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Johann Bartsch (1709, Königsberg – 1738, Suriname) was a German physician, who graduated in the Netherlands at Leiden University in 1737. His Thesis de Calore Corporis Humani hygraulico is the only work he published. He was much attached to the science of botany, which led him to seek the society of Carl Linnaeus, who was on a year-long visit to Boerhaave at Leiden. No fewer than 47 letters of Bartsch to Linnaeus from 1736 and 1737 survive, and Bartsch assisted Linnaeus with the publication of Flora Lapponica.[1] By the solicitation of Linnaeus, who had to decline the offer himself, Bartsch was sent by Boerhaave to Suriname, where, in six months after his arrival, he fell victim to the insalubrity of the climate. Linnaeus has perpetuated his name by denominating a genus of plants (Bartsia) after him.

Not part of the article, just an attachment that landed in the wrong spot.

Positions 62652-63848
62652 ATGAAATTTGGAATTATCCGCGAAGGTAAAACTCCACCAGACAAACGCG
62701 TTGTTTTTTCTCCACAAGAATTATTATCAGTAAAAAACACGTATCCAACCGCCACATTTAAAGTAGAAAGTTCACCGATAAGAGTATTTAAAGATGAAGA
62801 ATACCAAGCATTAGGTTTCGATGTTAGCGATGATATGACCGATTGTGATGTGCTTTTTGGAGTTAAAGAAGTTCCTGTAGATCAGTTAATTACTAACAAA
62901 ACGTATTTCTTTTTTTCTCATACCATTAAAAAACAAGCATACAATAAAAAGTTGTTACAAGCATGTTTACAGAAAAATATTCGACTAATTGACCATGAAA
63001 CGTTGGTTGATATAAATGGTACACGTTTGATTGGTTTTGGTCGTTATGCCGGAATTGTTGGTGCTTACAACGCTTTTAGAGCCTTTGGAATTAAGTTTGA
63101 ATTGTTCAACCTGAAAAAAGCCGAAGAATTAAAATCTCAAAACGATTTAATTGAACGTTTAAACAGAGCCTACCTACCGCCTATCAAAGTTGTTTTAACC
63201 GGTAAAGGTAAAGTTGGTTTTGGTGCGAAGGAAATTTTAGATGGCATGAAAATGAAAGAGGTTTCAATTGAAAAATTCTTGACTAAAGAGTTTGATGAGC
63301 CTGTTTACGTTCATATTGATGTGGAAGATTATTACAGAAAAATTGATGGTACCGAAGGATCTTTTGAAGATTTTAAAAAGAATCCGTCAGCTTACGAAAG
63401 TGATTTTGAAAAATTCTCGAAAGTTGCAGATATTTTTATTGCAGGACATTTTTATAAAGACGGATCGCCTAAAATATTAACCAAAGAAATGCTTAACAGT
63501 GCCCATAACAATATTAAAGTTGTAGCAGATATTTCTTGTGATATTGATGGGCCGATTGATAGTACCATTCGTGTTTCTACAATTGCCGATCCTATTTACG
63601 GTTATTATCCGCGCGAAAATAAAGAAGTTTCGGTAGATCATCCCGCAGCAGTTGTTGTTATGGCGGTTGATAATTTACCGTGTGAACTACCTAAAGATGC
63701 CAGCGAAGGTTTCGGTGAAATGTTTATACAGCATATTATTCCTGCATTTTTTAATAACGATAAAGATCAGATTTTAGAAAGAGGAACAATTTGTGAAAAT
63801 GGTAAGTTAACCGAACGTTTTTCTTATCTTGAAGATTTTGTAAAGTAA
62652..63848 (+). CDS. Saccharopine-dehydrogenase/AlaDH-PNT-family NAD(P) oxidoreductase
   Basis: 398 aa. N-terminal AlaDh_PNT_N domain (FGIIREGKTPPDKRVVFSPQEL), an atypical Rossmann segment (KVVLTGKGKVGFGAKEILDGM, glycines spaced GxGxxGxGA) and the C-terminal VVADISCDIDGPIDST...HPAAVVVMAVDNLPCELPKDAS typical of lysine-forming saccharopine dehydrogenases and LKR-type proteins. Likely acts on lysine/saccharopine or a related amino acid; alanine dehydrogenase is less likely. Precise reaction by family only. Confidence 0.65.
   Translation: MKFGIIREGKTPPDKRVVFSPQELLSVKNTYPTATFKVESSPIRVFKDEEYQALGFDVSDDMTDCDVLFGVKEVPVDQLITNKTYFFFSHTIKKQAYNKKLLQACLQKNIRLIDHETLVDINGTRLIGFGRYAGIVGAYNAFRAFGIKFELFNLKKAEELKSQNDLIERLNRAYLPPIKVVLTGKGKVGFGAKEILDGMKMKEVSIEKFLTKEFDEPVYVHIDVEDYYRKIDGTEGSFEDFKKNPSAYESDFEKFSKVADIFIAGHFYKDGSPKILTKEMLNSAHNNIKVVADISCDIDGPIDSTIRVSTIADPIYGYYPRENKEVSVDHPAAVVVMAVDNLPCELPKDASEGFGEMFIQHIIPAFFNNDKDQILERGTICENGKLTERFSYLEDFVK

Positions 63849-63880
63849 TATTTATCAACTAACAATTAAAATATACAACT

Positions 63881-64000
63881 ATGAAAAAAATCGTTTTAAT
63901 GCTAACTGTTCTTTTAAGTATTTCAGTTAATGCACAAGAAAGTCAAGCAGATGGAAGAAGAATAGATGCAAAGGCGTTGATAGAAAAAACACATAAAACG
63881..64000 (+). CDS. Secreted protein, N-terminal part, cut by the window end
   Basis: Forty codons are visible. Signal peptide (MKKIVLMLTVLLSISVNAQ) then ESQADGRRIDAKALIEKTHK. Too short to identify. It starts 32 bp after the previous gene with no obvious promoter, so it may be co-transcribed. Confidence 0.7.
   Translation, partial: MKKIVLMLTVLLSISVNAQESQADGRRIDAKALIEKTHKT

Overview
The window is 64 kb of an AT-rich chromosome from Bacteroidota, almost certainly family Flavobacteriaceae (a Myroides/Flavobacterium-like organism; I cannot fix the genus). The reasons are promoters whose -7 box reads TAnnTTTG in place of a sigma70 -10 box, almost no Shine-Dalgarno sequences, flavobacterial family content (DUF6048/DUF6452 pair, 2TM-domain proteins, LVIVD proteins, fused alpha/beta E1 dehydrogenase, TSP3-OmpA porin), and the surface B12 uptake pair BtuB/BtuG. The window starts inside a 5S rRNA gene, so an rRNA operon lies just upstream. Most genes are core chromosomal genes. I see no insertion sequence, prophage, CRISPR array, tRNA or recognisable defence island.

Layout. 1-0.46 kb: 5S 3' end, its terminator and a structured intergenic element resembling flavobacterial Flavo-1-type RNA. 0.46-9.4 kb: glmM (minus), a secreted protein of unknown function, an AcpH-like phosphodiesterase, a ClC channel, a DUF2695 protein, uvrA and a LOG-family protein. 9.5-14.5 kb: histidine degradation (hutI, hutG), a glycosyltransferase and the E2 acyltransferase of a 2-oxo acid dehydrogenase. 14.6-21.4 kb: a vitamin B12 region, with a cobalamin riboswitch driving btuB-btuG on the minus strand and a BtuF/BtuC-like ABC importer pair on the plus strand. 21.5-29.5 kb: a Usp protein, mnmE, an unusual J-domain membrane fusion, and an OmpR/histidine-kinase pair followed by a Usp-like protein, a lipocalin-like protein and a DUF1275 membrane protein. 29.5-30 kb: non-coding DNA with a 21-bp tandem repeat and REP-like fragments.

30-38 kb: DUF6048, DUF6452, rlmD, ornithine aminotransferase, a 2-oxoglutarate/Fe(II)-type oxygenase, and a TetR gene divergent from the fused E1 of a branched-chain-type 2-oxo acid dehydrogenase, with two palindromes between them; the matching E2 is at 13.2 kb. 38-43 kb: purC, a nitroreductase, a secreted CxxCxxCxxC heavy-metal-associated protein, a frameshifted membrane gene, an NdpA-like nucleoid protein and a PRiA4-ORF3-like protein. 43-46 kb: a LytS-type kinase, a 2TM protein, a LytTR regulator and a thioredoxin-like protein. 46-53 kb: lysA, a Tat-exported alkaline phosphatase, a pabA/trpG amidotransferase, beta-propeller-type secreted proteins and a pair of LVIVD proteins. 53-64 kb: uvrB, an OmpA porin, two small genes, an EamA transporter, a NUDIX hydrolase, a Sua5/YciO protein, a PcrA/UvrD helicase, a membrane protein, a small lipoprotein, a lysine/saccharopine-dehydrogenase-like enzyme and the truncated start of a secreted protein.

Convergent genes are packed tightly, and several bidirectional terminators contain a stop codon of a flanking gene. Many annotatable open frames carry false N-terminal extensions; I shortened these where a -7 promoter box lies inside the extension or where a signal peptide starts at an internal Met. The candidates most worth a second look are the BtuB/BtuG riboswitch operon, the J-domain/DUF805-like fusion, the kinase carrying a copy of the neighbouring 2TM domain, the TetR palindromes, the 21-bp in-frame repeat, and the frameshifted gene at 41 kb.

• Rose, Hugh James (1857). A New General Biographical Dictionary. London: B. Fellowes et al.